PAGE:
Respect For Hurricane Earl

Radar — that was my first step this morning. I needed to check the radar from Saint Maarten. As I type this the southern eyewall of Hurricane Earl is touching the coast of Anguilla in the Caribbean. The eye is well defined on radar.

The Hurricane Center says the top winds are 125 mph. If that’s true they’re in an extremely small area. I usually feel NHC’s estimated maximum wind is higher than warranted. It’s all academic. You don’t need 125 mph to rip a Caribbean island to shreds!

There have been no official observations from the Anguilla airport since yesterday afternoon. In Saint Maarten just to the south winds are sustained at 33 mph with gusts to 53 mph. Anguilla is getting it worse.

At St. Thomas the wind is gusting to 49 mph. Earl isn’t there yet. The Virgin Islands and Puerto Rico get their run-in later this afternoon.

These storms tend to wobble. They are not fully symmetrical. There is uneven friction from nearby landmasses and the interaction with other weather systems. This current path is north of where I thought it would be as recently as last night, but reasonably close.

Hurricane Earl is definitely a threat to the US East Coast. Will it hit? Too early to say, but it’s certainly enough of a possibility that I’m watching its every move.

I am surprised by the Hurricane Center’s forecast. The ‘out days’ center of the track is well offshore though all of the East Coast from the Maryland shore to the Canadian Maritimes are within the cone of uncertainty. How helpful is a forecast when it has to alert Washington, Baltimore, Philadelphia, New York and Boston? There’s lots of fudge factor still at work.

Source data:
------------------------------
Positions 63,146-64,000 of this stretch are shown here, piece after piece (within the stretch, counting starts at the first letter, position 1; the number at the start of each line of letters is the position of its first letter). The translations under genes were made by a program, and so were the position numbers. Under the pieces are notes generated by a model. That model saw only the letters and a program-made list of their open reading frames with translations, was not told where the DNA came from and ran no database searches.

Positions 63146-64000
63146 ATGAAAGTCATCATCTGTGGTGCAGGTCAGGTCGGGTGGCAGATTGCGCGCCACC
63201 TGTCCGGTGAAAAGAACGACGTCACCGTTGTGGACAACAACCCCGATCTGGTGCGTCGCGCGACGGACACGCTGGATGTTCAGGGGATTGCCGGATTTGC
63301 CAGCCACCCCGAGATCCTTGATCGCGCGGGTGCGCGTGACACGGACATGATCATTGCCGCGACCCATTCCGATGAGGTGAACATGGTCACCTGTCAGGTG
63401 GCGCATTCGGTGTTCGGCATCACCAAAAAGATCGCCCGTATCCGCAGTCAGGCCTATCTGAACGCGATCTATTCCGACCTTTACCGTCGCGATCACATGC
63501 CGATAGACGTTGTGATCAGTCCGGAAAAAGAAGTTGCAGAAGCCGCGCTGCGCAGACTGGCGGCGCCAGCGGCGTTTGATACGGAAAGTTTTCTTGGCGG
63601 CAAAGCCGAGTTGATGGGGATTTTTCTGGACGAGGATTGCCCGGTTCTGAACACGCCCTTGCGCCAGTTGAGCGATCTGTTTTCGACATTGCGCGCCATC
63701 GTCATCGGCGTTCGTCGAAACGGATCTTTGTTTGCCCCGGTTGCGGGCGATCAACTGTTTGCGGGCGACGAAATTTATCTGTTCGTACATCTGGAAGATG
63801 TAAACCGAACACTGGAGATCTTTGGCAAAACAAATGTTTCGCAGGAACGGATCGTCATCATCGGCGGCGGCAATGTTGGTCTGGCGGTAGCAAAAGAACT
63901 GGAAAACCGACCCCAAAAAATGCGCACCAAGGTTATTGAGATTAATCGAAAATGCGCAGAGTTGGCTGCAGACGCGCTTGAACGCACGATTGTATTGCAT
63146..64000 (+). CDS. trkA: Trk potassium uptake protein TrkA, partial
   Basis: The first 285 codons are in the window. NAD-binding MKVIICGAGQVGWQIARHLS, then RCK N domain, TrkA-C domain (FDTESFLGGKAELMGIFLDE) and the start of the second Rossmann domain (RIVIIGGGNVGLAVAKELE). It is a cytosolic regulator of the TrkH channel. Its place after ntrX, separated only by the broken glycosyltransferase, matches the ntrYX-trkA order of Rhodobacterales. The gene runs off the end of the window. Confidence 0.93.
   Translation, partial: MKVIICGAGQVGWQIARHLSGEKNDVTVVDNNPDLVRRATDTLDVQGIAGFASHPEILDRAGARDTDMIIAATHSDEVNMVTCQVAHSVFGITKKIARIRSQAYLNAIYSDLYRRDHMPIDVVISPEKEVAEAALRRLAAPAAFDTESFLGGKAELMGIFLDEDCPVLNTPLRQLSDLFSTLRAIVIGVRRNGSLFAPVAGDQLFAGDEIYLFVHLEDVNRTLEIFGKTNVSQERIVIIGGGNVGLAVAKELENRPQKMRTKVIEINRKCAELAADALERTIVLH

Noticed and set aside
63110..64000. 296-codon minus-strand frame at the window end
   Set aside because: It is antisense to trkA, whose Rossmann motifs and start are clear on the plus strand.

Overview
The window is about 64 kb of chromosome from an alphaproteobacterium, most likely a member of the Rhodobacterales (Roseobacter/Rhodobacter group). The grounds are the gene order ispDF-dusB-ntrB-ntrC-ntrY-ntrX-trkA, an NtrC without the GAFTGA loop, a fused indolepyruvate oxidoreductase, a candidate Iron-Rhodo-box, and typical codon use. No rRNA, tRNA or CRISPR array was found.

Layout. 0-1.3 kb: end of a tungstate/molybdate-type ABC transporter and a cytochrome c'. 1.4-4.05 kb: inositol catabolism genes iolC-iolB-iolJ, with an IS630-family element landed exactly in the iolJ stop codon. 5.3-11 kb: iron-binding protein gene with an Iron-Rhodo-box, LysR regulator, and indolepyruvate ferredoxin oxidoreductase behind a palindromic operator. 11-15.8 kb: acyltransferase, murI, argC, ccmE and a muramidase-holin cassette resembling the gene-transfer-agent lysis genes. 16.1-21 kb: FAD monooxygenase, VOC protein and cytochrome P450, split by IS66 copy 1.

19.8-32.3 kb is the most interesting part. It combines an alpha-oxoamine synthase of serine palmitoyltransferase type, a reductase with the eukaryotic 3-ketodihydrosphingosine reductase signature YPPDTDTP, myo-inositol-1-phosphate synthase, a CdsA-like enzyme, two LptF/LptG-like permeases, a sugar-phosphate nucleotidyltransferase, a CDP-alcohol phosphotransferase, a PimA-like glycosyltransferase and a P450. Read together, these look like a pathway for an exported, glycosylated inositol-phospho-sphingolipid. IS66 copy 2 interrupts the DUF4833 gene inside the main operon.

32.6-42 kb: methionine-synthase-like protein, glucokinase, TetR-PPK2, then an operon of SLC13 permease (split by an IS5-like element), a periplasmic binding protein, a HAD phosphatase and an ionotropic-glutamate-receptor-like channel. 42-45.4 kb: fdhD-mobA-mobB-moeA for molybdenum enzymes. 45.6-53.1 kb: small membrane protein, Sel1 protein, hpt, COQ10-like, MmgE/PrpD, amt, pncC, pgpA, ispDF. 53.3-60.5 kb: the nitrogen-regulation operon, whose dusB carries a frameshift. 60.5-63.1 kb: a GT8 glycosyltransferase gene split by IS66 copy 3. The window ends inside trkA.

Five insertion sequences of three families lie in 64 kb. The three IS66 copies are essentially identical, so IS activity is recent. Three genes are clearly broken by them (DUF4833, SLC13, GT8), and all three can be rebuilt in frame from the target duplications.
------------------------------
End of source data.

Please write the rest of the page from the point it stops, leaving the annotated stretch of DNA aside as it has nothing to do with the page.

Based on the GFS past few runs I’d shift the track even farther west (left) than they have. I’m sure there’s a little “better safe than sorry” in my thoughts as well.

From the latest Hurricane Center discussion:

EARL IS FORECAST TO TURN NORTHWARD...THEN NORTHEASTWARD AHEAD OF A MID-LATITUDE TROUGH THAT MOVES ACROSS THE GREAT LAKES AND INTO THE NORTHEAST UNITED STATES IN 4-5 DAYS. THE TRACK GUIDANCE HAS SHIFTED WESTWARD AGAIN AND THE OFFICIAL FORECAST HAS BEEN ADJUSTED IN THAT DIRECTION. THE UPDATED TRACK FORECAST IS NEAR THE MIDDLE OF THE TIGHTLY CLUSTERED GUIDANCE.

THIS IS A GOOD TIME TO REMIND EVERYONE THAT NHC AVERAGE TRACK FORECAST ERRORS ARE 200 TO 300 MILES AT DAYS 4 AND 5. GIVEN THIS UNCERTAINTY...IT IS TOO SOON TO DETERMINE WHAT PORTION OF THE U.S. EAST COAST MIGHT SEE DIRECT IMPACTS FROM EARL.

There’s a full workweek of this still to come! I will become enveloped in the storm. Actually I already have.

2 Responses to “Respect For Hurricane Earl”

  1. K.C. Hendricks says:

    It’s fascinating stuff, Geoff! I am looking forward to it, yet fearing it at the same time. (Is that possible?)

    The last close one we had was Hannah a few years back, but based upon what’s being forecasted (albeit early), we may get much more than what Hannah gave.

    I trust your abilities good sir and will heed your warnings!

  2. GFReader says:

    Thank you very much for the updates and analysis, Geoff. As much as your bosses will want to hype this to death since weather crises draw eyeballs, we’ll count on you to give us the straight story here.

    I understand the West-East variability, but what about the time frame for it to get up here at this longitude? Is that any more predictable?

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